A look inside Beacon’s Closet

By Stephanie Huang ‘16Fashion Columnist

With three locations, one in downtown Manhattan and two in Brooklyn, the widely acclaimed and somewhat glorified Beacon’s Closet has long been the Holy Grail of thrifting in New York. I was lucky enough to visit the main location in Williamsburg this past October and get a taste of thrifting, East-Coast style.

In terms of area, the Williamsburg Beacon’s closet is most likely double or triple the size of Wasteland, what I would call the closest L.A. equivalent of Beacon’s Closet. For those of you who are familiar with the thrift shops in Claremont, the Williamsburg location probably had as much stuff as all the thrift stores in The Village combined.

Due to its size, I’d say a thorough dig through the warehouse-like store is most definitely a cultural experience that requires effort and time. With barely any space to squeeze past, it will take over an hour to browse through the color-coordinated racks of clothing, grouped by article.

What I particularly liked about the store was its wide variety of items, from vintage, to high-end, to the occasional “What is this used Urban Outfitters top doing here for $12?” While I’m a fan of only a margin of the styles presented in the racks, Beacon’s Closet caters to a wide repertoire of its predominantly-Brooklynite audience.

I, personally, was able to find the comfiest Raiders sweatshirt (in my defense, it was the ideal shade of worn-out black and super-soft) for around ten bucks, as well as a pair of dl1961 designer pants that typically retail for nearly $300 for $35. Finding high-end pieces in your size for a steal is probably the highlight of Beacon’s closet, for me.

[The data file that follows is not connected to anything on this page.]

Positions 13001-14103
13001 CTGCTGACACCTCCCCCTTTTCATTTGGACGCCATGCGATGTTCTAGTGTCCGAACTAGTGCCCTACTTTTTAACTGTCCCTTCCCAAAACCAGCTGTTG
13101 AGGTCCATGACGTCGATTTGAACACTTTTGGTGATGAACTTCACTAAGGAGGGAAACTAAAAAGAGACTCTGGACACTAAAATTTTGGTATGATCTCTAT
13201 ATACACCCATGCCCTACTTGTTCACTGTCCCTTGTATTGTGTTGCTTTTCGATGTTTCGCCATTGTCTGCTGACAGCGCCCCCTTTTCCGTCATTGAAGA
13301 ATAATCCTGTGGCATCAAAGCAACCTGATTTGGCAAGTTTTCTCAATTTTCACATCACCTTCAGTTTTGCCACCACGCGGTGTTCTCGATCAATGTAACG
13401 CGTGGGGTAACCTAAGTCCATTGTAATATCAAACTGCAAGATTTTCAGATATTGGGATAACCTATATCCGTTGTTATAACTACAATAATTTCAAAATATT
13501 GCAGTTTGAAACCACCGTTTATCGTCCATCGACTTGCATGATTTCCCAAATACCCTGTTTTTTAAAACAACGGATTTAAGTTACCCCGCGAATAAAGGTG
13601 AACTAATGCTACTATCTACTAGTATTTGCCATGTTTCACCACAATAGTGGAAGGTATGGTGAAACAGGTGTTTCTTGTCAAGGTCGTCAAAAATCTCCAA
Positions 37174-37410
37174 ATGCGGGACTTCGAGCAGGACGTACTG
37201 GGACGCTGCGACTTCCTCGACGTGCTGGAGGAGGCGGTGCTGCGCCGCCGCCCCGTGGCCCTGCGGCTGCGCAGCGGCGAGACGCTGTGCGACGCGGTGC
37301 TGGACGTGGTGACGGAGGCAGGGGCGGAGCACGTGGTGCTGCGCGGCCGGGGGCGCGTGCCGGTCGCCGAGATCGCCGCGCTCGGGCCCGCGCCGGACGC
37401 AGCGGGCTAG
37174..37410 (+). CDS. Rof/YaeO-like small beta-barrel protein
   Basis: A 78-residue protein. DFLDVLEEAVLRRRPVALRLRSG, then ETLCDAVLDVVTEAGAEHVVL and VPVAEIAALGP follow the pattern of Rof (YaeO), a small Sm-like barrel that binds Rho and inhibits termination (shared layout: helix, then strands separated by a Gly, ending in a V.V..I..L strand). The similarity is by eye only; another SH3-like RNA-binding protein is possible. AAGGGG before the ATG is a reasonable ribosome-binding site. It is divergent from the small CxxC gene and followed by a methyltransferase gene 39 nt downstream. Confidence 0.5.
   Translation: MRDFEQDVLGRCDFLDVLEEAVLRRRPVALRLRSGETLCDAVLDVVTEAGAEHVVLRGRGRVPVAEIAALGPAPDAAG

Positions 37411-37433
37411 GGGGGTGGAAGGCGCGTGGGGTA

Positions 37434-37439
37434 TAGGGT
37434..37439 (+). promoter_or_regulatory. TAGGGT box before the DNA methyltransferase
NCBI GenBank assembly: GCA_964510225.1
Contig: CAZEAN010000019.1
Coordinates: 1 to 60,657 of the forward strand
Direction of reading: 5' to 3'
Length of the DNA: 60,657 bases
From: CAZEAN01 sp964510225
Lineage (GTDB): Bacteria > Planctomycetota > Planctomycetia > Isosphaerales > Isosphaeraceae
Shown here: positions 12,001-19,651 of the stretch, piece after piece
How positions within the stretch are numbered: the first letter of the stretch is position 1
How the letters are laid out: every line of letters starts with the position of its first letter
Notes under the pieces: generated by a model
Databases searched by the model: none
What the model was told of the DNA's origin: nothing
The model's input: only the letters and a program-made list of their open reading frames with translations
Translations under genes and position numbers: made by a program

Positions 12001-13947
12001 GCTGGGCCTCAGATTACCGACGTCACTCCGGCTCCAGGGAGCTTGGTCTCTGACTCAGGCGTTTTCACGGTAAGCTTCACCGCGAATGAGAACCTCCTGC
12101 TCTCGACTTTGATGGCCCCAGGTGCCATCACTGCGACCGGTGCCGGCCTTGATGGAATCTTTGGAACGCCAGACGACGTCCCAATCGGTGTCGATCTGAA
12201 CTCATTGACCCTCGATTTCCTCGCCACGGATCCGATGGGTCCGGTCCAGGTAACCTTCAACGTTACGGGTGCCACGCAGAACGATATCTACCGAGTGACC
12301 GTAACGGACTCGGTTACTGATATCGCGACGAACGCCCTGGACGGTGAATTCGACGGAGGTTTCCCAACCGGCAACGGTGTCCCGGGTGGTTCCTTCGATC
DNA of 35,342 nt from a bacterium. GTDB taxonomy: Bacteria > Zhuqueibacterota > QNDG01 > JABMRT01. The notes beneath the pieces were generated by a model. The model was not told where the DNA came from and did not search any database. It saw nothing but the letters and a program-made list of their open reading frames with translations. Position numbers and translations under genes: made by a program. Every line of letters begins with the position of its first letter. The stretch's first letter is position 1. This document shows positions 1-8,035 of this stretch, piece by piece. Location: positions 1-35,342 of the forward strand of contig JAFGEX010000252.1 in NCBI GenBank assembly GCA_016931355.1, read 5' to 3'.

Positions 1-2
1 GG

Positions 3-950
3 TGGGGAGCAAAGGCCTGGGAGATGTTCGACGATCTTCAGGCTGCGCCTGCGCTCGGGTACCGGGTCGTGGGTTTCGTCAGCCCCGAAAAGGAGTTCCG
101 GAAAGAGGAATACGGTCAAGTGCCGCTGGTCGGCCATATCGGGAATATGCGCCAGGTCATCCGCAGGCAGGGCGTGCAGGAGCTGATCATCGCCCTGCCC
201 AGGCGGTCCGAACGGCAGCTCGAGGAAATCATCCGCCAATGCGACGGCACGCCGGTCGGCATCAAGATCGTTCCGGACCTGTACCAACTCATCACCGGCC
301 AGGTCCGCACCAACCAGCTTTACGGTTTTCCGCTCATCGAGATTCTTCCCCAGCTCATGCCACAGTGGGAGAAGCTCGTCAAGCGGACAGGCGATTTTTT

While the one to two hours I spent there only produced two purchases, I found the shopping experience to be a calming and entertaining escape. I would like to note, though, that I went on a Monday morning around opening time, which would explain the lack of people that I had to deal with. Many people do complain about the over-abundance of eager shoppers, the unfriendly staff, prices, and the overwhelming amount of clothing, but I’d say if you’re patient and go at a good time, you are bound to enjoy your time there.

That being said, prices at Beacon’s Closet do not always make the most logical sense (why pay $25 for a men’s brandless sweater with a giant hole in the elbow?), but I think the prices for thrift-store items has increased overall in the last half-decade. Thanks for that, Macklemore.

Ultimately, I’d say my final verdict is a yes to Beacon’s Closet, because even if you don’t manage to find anything, you now have a reason to explore the rest of Williamsburg and its perfect little coffee shops.